My mule conversed with me recently (really) and she said that I needed to display some of the pictures from her past adventures. So, I am posting a pictorial review of recent expeditions.
Since I brought her home to my ranch a few years ago she has truly been low maintenance. With a daily toss of hay and a bucket of fresh water, she is ready for hard work and adventure at a beckoned call. Francis wanted everyone to know I am using a boring, five year old Samsung Galaxy Note cell phone with the standard 8.0 megapixel camera for all of the following images.
On the border of New Mexico and Texas
The plaque says...Frank A. Kindel, the flying paper boy of the Guadalupe Mountain.
Looking down at the valley near Texas from the New Mexico border.
Don't hike here without water or a personal location beacon. This part of New Mexico is typical Chihuahuan desert terrain: dry and rocky, with desert grasses, mesquite, ocotillo, saltbush, yucca, and various species of cacti.
Dell City, Texas has a “secret” dirt road that is a considered a back-door entry into New Mexico. I'll let you discover it.
Riding towards mile marker zero on the New Mexico side near the Texas border. It is very desolate until I saw a New Mexico police car waiting at mile marker zero. No donut stores out here...hmm.
The Texas border with New Mexico @ Dog Canyon.
Key West, Texas mile marker.
There is little shade but the views across the desert into the Tularosa Basin, with the Dog Canyon and the Sacramento Mountains in the back, offer a respite from a hard journey. You can ride to New Mexico via road 137 or hike in from the Texas side. You'll need to bring ample WATER and food.
The metal object in the middle of this picture reminded me of the Star Trek IV episode. This movie involved a large metallic space probe that entered into orbit around Earth and disabled global power on the planet and attempted to evaporate the oceans.
On this trip there was ample moisture in the soil. The abundance of rain was a welcome relief compared to the drought conditions of recent years.
Guadalupe Christian Camp sits on 150 acres of land that is located deep in the Guadalupe Mountains of Southeastern New Mexico. They have been hosting camps, retreats, and events since 1956.
The Permian Basin oil and gas drilling phenomena has been a boon for US jobs and resulting in decreased reliance on foreign source of energy. I did notice several posted signs that were against fracing. The fight over water rights has been a contentious issue in New Mexico for quite some time.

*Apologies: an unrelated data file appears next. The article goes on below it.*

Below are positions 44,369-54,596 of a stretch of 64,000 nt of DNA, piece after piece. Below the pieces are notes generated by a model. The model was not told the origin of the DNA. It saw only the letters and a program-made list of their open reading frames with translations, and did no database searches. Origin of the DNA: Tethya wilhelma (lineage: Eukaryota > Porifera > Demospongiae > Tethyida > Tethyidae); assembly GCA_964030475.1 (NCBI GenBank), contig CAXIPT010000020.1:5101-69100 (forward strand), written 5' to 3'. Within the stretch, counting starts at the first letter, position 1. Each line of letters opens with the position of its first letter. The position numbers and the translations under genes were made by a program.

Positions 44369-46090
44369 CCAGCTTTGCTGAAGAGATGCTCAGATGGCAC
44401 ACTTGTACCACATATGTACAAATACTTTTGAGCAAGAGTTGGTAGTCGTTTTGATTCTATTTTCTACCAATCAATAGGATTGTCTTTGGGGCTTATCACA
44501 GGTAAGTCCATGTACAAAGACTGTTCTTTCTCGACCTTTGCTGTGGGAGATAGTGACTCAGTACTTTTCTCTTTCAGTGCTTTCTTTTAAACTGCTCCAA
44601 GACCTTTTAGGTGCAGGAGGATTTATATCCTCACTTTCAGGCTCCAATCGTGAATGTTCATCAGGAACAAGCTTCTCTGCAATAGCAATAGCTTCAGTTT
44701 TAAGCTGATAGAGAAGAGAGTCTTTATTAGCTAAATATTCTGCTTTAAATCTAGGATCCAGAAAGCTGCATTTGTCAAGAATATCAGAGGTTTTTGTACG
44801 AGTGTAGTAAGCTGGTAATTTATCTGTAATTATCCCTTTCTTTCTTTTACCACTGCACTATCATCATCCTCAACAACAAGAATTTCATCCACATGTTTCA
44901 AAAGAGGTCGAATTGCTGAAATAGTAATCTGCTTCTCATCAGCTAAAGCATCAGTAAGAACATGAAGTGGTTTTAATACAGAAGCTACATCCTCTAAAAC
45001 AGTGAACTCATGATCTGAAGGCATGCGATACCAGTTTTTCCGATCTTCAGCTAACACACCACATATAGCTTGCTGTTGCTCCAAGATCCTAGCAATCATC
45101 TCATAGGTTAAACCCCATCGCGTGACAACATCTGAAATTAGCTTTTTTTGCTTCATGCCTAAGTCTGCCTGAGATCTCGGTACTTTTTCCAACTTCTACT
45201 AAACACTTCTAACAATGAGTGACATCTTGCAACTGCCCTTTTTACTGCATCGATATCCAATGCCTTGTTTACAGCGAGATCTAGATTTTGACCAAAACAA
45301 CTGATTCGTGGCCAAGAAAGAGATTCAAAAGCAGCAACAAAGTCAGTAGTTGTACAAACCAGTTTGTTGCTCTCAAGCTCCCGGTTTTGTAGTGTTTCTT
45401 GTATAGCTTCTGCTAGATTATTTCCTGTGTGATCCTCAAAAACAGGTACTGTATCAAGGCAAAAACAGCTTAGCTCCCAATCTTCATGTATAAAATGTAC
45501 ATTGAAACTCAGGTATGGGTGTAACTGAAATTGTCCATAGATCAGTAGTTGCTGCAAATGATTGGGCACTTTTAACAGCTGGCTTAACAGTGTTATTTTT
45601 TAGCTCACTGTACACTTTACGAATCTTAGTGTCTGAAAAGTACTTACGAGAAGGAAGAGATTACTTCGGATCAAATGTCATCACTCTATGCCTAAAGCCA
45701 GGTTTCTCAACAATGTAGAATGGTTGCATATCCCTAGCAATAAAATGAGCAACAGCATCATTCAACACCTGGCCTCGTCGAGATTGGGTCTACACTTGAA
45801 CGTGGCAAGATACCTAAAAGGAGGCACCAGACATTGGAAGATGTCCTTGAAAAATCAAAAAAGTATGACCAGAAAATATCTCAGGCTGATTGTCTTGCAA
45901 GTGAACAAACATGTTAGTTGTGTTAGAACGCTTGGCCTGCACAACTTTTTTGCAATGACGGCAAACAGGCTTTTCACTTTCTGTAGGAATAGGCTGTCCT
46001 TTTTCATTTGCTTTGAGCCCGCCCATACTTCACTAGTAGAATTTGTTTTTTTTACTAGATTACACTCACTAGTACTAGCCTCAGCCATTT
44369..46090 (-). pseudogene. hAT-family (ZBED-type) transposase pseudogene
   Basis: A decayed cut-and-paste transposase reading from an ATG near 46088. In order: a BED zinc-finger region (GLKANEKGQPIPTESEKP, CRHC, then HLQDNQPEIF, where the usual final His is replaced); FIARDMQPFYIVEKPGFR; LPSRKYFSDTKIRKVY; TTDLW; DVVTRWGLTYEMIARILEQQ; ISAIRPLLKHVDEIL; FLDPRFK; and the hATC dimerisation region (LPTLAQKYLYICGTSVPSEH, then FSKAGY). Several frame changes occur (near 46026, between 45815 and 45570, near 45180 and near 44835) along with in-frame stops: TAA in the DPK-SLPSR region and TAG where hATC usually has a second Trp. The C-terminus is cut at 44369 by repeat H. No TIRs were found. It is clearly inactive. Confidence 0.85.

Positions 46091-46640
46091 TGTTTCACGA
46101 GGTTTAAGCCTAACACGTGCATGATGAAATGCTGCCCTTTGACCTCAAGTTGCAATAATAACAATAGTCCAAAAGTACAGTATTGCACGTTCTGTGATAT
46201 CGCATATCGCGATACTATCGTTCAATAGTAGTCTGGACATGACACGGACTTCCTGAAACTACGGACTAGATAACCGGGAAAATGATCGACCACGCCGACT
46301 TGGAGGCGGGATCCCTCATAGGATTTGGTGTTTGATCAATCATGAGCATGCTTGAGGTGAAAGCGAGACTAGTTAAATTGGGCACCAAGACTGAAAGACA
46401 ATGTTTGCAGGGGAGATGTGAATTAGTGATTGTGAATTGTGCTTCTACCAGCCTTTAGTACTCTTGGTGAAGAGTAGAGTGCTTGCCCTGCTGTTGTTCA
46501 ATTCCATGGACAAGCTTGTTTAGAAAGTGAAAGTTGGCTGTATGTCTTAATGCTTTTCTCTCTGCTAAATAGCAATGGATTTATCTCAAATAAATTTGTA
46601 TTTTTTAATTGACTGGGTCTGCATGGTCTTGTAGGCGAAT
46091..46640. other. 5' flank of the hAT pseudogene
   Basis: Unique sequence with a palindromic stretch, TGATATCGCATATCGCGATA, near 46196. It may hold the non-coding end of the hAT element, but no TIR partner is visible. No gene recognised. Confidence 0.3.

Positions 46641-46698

I had been to the caverns several years ago so there was no touring pressure to go inside the caves. I arrived at the parking lot and the heat was well in excess of 100 degrees accompanied with a face-searing wind of about 25 MPH. I turned around and went back to cooler elevations.
Lincoln National Forest sunsets can be dramatic, especially in the summer as the winds whipped up from the White Sands National Monument can cast a golden hue on the sun's rays.
My friend riding a KLR and I rode down to Timberon. The tiny city of around 400 people is located at the southern edge of the Lincoln National Forest, directly north of the Fort Bliss Military Reservation. Like the small bohemian town of Terlingua in Texas, this place has its collection of people wanting to live partly off the grid and away from heavy population centers aka - march to a different drummer.
The FZ09 did great on mild gravel roads with some minor pot holes. It you soften up the suspension a few clicks and drop about 5-7 PSI from the tires, the bike does track well on mild dual-sport roads, just be careful cracking the lower engine unit on a vicious rock or a severely cambered road.
Could this be part of a Cheech & Chong movie set?
Nope, actually the actor George Glenn Strange that played Frankenstein in the 1940s film was born here. The tiny city lies alongside New Mexico State Road 24 on the eastern slopes of the Sacramento Mountains. It has had a Post Office since 1880s.
This is looking down from West Side Road just south of High Rolls unto the yellow sands of the missile testing site called White Sands Missile Range in New Mexico.
West Side Road is a really fun, hard packed dirt road near Cloudcroft that slowly slithers up the side of a desert mountain. During heavy rains, this road can develop very large ruts, so it is best to check the weather conditions before riding on it.
A local golf course in Cloudcroft makes for a great place to go walking after dinner and catch a colorful sunset.